Mixtapes: Sweet Gifts or Illegal Contraband?
Back in the 1980s-90s, when the Sony Walkman was the hot new must-have item, people started making mixtapes as caring gifts to friends or heartfelt confessions of love to a sweetheart. Being born in 1989, I only caught the tail end of the golden age of cassette tapes, but I often see references to this age old gift in TV and film. A recent lawsuit, however, has presented itself to be a wake-up call for those who still create these lovely mementos (presumably in the form of compact discs). On January 6, 2015, Universal Music Corp. and several other recording companies and music publishers filed a copyright infringement suit against companies, such as Centric Group, that create mixtapes and sell them to people as part of “care packages” to be sent to prisoners. 
The plaintiffs in this case are several companies that own the musical compositions in question and other companies that own the sound recordings in question.  Musical compositions are the songs themselves, as a creation of art and sound recordings are the audio recordings of particular performances that are being sold on CDs.
The defendants are a group of companies that create and sell “care packages,” that include mixtapes, that are specifically tailored to each client’s requests.  The defendants profit by either directly selling these mixtapes to families of prisoners or using these mixtapes to promote their other non-mixtape products. 
To be clear “[m]ixtapes are a form of recorded music in which DJs combine (or “mix”) tracks, often recorded by different artists, onto a single CD, sometimes creating overlaps and fades between songs, and/or reflecting a common theme or mood.”  The complaint alleges that these mixtapes infringe upon the copyrights of the plaintiff music companies. 
Copyright Act of 1976 and Case Law
The relevant law, the Copyright Act of 1976, protects a copyright owner’s exclusive right “to reproduce the copyrighted work in copies or phonorecords,”  “to distribute copies or phonorecords of the copyrighted work to the public by sale or other transfer of ownership, or by rental, lease, or lending,”  and “to prepare derivative works based upon the copyrighted work.”  In addition the courts have, in the past, explained that vicarious liability is established by having the right and ability to control the illegal activity in tandem with a financial interest in the infringing activity. Contributory liability is established if one knowingly materially contributes to the illegal activity of another.  The plaintiffs claim that the defendants violated these three rights under the Copyright Act and are also responsible for vicarious and contributory liability of the acts of each other.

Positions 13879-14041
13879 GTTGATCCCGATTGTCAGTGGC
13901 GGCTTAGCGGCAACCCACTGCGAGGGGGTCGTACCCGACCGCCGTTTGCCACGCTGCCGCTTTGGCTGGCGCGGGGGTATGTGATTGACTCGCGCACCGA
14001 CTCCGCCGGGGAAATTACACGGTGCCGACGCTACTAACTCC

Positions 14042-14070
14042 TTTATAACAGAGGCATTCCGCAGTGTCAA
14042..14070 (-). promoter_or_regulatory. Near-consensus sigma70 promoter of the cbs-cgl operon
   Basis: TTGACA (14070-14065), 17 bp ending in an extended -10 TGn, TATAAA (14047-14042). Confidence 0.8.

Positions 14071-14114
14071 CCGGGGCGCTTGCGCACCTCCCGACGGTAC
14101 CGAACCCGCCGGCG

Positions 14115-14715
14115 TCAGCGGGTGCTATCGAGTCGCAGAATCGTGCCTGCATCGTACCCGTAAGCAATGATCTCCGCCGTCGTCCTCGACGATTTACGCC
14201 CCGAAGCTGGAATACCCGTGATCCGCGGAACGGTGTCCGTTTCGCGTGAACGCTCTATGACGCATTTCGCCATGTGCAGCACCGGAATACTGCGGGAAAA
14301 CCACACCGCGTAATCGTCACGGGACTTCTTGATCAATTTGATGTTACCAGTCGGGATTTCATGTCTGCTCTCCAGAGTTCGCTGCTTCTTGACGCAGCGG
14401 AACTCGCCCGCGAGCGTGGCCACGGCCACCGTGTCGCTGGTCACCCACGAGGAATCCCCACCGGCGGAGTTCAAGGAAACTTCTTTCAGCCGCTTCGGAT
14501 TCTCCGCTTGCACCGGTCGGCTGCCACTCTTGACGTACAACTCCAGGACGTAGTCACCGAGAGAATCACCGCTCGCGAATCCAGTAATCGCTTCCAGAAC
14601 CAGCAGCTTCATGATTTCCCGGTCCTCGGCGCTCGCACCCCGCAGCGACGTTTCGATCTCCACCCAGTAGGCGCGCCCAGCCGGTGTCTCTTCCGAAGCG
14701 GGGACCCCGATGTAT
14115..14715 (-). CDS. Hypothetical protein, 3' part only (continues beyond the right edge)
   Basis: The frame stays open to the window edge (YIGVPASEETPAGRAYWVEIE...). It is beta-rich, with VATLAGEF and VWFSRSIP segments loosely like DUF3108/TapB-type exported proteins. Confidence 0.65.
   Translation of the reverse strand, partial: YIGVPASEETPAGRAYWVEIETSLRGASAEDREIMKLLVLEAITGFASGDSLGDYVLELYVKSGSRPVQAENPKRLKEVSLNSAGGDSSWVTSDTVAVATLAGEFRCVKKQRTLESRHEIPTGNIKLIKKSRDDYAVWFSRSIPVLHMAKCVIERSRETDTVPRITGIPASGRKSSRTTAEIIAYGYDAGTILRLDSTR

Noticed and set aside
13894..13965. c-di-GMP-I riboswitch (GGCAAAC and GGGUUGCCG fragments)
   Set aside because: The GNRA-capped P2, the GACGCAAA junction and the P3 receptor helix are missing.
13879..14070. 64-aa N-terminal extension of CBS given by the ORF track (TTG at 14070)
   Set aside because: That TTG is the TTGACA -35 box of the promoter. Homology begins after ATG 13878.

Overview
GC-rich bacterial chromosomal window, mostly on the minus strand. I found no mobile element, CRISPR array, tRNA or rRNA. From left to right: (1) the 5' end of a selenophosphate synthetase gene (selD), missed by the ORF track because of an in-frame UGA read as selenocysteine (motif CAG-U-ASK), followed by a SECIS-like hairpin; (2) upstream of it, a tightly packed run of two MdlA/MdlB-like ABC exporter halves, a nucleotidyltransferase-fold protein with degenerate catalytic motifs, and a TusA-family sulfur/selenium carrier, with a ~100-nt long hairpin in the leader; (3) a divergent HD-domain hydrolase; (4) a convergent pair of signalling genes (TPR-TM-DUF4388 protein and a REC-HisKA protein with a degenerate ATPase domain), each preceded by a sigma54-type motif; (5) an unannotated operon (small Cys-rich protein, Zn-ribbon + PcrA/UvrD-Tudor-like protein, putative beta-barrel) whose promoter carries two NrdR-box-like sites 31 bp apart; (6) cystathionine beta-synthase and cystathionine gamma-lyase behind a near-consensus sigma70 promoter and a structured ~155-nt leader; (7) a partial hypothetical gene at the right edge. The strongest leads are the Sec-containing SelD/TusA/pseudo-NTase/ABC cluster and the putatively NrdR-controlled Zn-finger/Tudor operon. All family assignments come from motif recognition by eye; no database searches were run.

What the Defendants Allegedly Did
The defendants allegedly created physical wholesale copies of the copyrighted music recordings and made a profit from selling them to families of prisoners. They also allegedly combined tracks from several CDs of different artists to create CDs with unique selections and arrangements of tracks.  Originality in selection and/or arrangement of song tracks could probably qualify these mixtapes as being original enough to be derivative works.  The problem is that the defendants did not have the legal permission from the original artists to create these derivative works.  As for each defendant being responsible for each other’s illegal acts (vicarious and contributory liability), the multiple defendants allegedly worked together on this massive for-profit mixtape operation so both types of secondary liability seem to be established. 
Could It Be Fair Use?
A four prong test for fair use is codified in section 107 of the Copyright Act: (1) purpose of the defendant’s use of the original work, (2) nature of the original work, (3) quantitative and qualitative amount of the original work taken by the defendants, and (4) the effect of the defendant’s act on the potential market of the original work.  This fair use defense against a claim of copyright infringement is a popular one, but it doesn’t always protect defendants. Unfortunately for the mixtape makers, they used the plaintiff’s works for profit, the plaintiff’s music is heavily copyright protected material, the defendants made wholesale copies of countless music tracks, and these mixtapes are taking away from potential revenue of the copyright holders. We’ll see what the courts say on this case, but at face value, it seems as though the mixtapes are blatantly illegal with no good defense.
Mixtapes Come With a Risk
The defendants boast on their website that these care package mixtapes protect against contraband, but these same mixtapes are “contraband personified.”  Moral of the story: be careful next time you think about making a mixtape for a special someone because you might be violating someone’s copyright.
Photo by: Steve “Love the Mixtape” under Creative Commons Attribution-NonCommercial Generic 2.0 License.